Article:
Messages come in and out, and one of the most frequent email tasks is forwarding a message on to someone not in the recipient list. It’s second nature to us. You might forward a weekly status report to your boss or forward a message to your spouse letting them know that you’ve accepted dinner plans for both of you with good friends. You can forward the message as is or enter a new message of your own in Outlook. In this article, I’ll show you how to create a rule that will forward specific messages without any extra effort on your part.
SEE: 83 Excel tips every user should master (TechRepublic)
About forwarding emails
If you find yourself manually forwarding the same types of messages to the same people often, you can create a rule in Outlook that will forward the message appropriately, for you. It might not seem to be a huge time-saver, but if you do it often enough with multiple types of messages, you can save yourself the trouble of remembering to do it and then actually doing it. I do want to stress one con to using a rule—the rule won’t know when not to forward the message. For instance, if you often receive confidential information in these messages that you shouldn’t forward, you’ll have to remember to suspend the rule for that message. In the long run, that might be harder than manually forwarding. Or, create a quick step that forwards to your boss; it’s an extra click, but still a bit quicker than manually forwarding and safer if sometimes you shouldn’t forward.
How to create a rule in Outlook
Before we actually create the rule, let’s discuss the situation. Let’s suppose that you receive notice of specific service requests from clients. Your boss wants to know about those requests from only one client. In this case, all you really need is the client’s email and your boss’ email, so this rule will be easy to create.
- First, click the Inbox. If you have a message from the client in question, select it. If not, it doesn’t matter what message you select.
- If necessary, click the Home tab and then click the Rules dropdown (in the Move group).
- In the resulting dropdown list, choose Create Rule.
- The resulting dialog will autofill with information from the selected message, so ignore it and click Advanced Options.
- In the Rules Wizard dialog, some links will autofill the same way, but here you can change them.
- Click the first rule, From x (where x is the sender of the selected message, which may or may not be the client in question).
- Clicking that option will update the rule shown in the bottom pane (Step 2). If you need to change the sender, click the link and using the Rule Address dialog, delete the sender in the From control and then double-click the appropriate sender. In this case, I’m using my TechRepublic.com email, firstname.lastname@example.org, as shown in Figure A.
- Click OK, and Step 2 updates with the selected address.
- Click Next.
- This time, check the Forward It To People Or Public Group option (Figure B).
- Double-click the forward link, select the boss’s email address, and click OK. (I’ll use the same email address to keep things simple on my part, but you’ll be working with two email addresses.) The updated rule now forwards messages.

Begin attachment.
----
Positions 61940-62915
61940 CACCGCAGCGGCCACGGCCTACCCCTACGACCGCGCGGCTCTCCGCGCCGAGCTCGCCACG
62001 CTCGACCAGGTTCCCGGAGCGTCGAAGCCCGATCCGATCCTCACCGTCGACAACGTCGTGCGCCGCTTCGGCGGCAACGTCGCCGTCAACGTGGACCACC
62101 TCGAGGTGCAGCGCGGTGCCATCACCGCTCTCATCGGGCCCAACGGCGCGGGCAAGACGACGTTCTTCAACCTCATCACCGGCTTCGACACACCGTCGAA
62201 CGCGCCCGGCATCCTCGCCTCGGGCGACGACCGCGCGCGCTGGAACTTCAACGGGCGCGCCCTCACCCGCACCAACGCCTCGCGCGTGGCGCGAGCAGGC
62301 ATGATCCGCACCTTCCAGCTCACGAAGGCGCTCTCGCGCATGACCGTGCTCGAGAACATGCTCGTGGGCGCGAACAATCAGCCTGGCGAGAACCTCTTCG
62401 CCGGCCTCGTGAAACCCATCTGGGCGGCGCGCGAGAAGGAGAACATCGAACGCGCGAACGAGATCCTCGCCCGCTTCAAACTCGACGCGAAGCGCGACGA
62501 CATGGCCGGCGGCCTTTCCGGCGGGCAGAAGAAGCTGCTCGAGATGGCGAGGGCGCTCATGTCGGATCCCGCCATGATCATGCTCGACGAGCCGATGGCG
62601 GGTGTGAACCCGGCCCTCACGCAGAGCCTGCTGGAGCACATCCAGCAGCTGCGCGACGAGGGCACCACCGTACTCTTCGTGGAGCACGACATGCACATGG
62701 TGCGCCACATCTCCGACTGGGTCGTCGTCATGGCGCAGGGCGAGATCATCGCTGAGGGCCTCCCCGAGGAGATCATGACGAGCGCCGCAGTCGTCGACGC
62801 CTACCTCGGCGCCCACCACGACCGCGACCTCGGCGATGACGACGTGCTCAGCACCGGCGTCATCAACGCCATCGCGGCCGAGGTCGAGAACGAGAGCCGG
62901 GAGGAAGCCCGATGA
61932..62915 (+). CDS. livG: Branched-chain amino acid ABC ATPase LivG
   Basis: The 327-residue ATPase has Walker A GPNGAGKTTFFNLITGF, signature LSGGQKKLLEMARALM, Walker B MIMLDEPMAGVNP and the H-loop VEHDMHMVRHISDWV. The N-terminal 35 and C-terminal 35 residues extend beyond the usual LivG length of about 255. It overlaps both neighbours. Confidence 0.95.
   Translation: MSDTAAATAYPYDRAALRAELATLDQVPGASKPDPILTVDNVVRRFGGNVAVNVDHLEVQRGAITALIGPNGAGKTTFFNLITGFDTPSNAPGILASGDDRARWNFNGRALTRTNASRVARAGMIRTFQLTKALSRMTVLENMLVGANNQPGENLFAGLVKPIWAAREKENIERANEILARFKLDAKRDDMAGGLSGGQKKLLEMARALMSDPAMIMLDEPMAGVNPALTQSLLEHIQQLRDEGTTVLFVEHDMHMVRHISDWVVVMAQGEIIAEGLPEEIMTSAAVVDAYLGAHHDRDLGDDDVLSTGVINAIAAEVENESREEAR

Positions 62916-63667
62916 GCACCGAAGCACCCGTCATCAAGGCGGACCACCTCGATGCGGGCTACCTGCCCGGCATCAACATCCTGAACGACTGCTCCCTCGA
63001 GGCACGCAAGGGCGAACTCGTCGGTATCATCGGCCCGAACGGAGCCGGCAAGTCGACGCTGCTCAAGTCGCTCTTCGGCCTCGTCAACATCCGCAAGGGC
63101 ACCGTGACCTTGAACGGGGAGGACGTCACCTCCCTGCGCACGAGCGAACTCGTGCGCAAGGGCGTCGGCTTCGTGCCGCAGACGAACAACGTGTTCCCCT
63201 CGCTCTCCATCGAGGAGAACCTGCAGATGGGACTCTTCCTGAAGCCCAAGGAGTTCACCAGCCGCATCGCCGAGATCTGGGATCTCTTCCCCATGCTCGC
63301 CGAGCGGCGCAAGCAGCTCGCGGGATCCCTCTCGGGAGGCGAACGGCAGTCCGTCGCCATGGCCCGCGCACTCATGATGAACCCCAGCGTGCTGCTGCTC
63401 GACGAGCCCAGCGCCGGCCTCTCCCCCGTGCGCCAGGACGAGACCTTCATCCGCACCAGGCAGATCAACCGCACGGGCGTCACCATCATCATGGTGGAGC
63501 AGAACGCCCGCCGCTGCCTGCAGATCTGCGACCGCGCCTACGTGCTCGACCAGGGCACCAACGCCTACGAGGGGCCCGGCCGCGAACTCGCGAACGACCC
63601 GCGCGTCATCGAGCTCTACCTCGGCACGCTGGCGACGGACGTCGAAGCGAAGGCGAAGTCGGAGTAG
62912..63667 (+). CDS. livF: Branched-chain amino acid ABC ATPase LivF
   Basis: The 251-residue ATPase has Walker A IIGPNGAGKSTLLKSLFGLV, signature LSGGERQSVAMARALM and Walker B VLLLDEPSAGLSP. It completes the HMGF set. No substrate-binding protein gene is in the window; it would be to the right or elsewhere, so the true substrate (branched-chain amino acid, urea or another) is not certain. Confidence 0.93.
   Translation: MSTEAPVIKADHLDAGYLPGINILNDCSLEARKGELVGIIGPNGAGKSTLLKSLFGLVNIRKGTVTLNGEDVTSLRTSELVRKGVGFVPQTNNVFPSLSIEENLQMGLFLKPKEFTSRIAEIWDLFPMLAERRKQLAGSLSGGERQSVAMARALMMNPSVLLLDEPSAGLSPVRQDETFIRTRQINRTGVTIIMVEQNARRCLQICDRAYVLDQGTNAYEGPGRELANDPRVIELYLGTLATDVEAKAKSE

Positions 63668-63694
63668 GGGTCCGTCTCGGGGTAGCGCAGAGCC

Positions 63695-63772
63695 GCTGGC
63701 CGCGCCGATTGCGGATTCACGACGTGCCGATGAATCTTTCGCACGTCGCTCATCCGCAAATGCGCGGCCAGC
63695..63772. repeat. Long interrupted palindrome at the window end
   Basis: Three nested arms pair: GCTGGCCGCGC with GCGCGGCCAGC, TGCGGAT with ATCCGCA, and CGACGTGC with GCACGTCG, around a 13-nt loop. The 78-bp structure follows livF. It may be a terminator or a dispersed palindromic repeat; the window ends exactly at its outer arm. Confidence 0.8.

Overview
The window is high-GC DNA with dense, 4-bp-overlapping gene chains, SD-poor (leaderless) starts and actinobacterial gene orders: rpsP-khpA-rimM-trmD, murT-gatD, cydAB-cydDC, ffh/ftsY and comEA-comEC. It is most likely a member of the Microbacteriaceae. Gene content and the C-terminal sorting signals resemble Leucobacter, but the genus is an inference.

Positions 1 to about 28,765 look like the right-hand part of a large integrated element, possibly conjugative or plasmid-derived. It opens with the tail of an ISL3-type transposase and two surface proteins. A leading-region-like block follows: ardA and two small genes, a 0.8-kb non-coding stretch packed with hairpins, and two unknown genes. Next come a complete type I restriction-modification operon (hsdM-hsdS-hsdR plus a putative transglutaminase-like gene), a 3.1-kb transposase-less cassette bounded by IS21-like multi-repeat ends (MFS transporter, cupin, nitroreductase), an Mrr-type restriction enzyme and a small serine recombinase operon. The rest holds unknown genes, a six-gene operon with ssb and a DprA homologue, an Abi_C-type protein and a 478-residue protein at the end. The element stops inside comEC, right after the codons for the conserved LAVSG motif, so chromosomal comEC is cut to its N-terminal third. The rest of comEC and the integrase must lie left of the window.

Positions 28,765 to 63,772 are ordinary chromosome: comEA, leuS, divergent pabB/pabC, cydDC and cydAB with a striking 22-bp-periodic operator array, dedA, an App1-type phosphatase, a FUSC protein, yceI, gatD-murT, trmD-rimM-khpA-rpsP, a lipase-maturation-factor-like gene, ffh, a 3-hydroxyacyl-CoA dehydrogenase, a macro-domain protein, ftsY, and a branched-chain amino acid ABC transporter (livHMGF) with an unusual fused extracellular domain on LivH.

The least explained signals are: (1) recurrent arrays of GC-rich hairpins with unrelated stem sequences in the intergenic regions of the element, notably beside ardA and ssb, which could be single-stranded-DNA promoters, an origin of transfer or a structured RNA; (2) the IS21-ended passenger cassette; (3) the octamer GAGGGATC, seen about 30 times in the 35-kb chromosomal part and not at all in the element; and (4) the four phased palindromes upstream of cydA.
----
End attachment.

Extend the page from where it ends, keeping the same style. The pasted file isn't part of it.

- Click Next twice and enter a name for the rule, such as Forward To Boss. If there are messages in the Inbox that need to be forwarded, check Run This Rule Now On Messages Already In Inbox. For our purposes, the checked Turn On This Rule option is all we need. I do recommend that when testing this that you not use your boss’s address until you’re ready to start sending messages.
- Click Finish.
At this point, you have the rule in place, and you can start using it. When an email arrives from the client, Outlook will automatically forward the message to the boss the next time you send mail. That last part is important. If you send and receive email manually, the forwarded copy will sit in your Outbox until the next time you send email.
How to create exceptions to the rules in Outlook
This is a simple rule that will forward every message you receive from your client to your boss. In step 12 in the last section, you click Next twice, skipping a section of exception options. You can further customize the rule if necessary. For instance, if your boss is in the list of recipients, you wouldn’t want to forward the email because the boss has already received it. In a case such as this, you’d click the Except If Sent To People Or Public Group option and choose your boss’s email address.
If you’re not familiar with rules, spend a little time reviewing the different options, so you can start putting them to use. In addition, always test your rules to make sure they work as expected. Finally, it’s easy to forget rules like this, and not every situation will have an exception that will work. When that’s the case, you will have to remember to temporarily suspend or update the rule yourself.
Subscribe to the Developer Insider Newsletter
From the hottest programming languages to commentary on the Linux OS, get the developer and open source news and tips you need to know. Delivered Tuesdays and Thursdays